Thursday, January 17, 2008

What is the deal with salt?

Please explain something to me. What is the deal with salt? Why does it have to be so overpowering? Is it the Frito or Ruffle thing that makes too much salt a good thing? Don’t get me wrong. I’ll get down with a Frito and some creamy onion dip any day, But please! Do you like the fact that none of the flavors of what you are eating come through and you spend a lot of time drinking a lot of water in order to taste your wine? It’s ridiculous. I love salt. But, I use it judiciously. It is not the main “flavor” of what I cook. The herbs and the spices are the main thing. Salt is meant to be a flavor enhancer, not a flavor itself. It’s a seasoning. It’s the most recently hired employee there to boost the boss and make the company look good. It’s not supposed to do anything else.

Mary, Step down off your soapbox and take a deep breath.

Now spices are another thing. And this recipe is the bomb when it comes to an inventive way to use them and get the max out of flavors. Country Captain is an old Southern recipe that uses curry, among other spices, to liven up a tomato based chicken recipe. Savannah, Georgia, in the early 1800’s ,was a major port for the spice trade and ships would come to deliver their spices captained by men that had been stationed in India. Country Captain is based on a breakfast dish that these men ate while in India. They come to Savannah, start hanging out with people. You know the story, they start talking about food and next thing you know this meal is all the rage in Savannah. Supposedly, it is named such for the captains of the ships. Try this when you want to taste what spices do for a piece of bland chicken that has been lightly seasoned with a bit of salt and coarsely ground black pepper and browned in olive oil before the spices burst on the scene. You will not be disappointed.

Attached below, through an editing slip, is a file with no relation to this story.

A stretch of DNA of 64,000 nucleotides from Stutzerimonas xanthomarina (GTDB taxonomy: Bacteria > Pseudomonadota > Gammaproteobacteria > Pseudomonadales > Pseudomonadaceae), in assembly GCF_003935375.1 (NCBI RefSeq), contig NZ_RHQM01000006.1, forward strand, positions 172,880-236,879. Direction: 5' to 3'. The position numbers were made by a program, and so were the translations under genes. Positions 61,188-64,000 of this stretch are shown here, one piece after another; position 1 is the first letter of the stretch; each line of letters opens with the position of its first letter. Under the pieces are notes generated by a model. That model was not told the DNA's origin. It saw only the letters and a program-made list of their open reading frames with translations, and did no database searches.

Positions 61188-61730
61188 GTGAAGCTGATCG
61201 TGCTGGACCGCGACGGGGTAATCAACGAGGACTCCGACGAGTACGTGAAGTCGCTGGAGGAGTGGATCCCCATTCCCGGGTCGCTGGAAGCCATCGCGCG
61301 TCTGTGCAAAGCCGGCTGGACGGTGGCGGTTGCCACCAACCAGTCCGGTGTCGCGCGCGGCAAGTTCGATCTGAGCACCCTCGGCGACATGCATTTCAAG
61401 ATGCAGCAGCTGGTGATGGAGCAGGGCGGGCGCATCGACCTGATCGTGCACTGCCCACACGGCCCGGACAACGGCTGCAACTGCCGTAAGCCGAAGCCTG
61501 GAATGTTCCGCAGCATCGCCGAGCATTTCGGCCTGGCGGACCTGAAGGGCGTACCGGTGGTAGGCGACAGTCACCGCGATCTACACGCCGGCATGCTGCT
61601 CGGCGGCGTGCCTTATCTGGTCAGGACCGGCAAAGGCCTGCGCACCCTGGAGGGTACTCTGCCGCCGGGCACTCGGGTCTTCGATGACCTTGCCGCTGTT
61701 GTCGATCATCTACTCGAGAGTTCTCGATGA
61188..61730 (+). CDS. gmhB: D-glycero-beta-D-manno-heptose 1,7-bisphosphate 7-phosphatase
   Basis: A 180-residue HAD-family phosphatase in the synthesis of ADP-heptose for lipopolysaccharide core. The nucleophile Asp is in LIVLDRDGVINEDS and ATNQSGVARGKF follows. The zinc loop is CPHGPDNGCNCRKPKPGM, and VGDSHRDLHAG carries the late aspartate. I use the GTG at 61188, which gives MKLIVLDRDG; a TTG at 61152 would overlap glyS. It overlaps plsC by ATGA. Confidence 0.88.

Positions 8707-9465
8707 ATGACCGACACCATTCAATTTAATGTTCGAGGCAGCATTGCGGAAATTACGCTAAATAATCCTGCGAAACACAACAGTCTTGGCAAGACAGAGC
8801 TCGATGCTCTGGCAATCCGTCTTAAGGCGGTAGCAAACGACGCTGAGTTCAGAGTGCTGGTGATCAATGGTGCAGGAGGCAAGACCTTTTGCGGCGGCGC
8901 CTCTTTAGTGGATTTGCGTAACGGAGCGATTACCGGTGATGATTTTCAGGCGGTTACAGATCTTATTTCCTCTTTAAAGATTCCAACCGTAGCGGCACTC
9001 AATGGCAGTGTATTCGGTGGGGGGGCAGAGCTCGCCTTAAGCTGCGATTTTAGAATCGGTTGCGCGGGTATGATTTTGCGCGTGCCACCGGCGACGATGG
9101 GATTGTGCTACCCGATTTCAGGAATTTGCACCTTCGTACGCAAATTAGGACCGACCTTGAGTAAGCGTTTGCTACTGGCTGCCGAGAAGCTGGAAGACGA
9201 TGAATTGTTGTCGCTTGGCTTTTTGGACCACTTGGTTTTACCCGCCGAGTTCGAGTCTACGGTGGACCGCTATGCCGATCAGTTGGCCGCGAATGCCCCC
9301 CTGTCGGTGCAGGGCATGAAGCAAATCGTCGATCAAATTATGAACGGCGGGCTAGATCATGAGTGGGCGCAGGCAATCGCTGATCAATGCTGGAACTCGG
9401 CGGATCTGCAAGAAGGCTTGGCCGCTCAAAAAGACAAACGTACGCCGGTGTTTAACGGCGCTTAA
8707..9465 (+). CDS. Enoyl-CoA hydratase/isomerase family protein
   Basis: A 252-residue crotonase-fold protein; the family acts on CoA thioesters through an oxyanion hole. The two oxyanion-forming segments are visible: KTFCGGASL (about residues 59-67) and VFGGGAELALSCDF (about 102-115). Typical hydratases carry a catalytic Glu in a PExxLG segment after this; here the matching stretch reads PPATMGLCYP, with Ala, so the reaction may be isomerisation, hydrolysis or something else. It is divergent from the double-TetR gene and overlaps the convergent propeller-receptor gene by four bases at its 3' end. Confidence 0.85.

Country Captain

Couple of swirls extra virgin olive oil
1 1/2 pounds boneless skinless chicken thighs, cut into bite-sized pieces , seasoned with a bit of salt and coarsely ground black pepper
1 red onion, thinly sliced
1 red bell pepper, sliced
1 can diced organic tomatoes and their juice
3 cloves garlic, coarsely chopped
1 Turkish bay leaf
1.5 teaspoon smoked sweet Spanish pimenton
2 tbs ground cumin
1 tbsp curry powder
1.5 teaspoon ground coriander
Pinch ground cinnamon
Salt and freshly ground black pepper
Small handful golden raisins
1 lemon, juiced (all I had were Meyer lemons and this was fabulous in it)
4 cups chicken stock, divided
1/4 cup pine nuts
1 1/2 cups couscous
small handful of Italian parsley, chopped
Small handful of fresh cilantro, chopped

Heat the extra-virgin olive oil in a deep skillet over medium-high heat. When the oil ripples add the chicken and brown 3 to 4 minutes on each side. Add the onion, red bell peppers. Cook about 5 minutes. Add the garlic, bay leaf and the spices. Stir to combine. Lower the head and add raisins, tomatoes and 2 cups of stock. Bring to a boil, reduce heat back to low and simmer 15 minutes. Add the lemon juice and stir.

Heat a small sauté pan over medium high heat. Add pine nuts and toast till golden brown. Add 2 cups of stock and bring to boil. Add the couscous and bring to boil again. Stir, remove from heat. In five minutes stir in chopped parsley and cilantro mix.

Serve with Major Grey Chutney, Greek yogurt or sour cream. If you want to be authentic, a little cooked chopped bacon, chopped green onions and toasted almonds are what you need. Be sure to leave the pine nuts out of the couscous if you are going traditional.

Serves 4.


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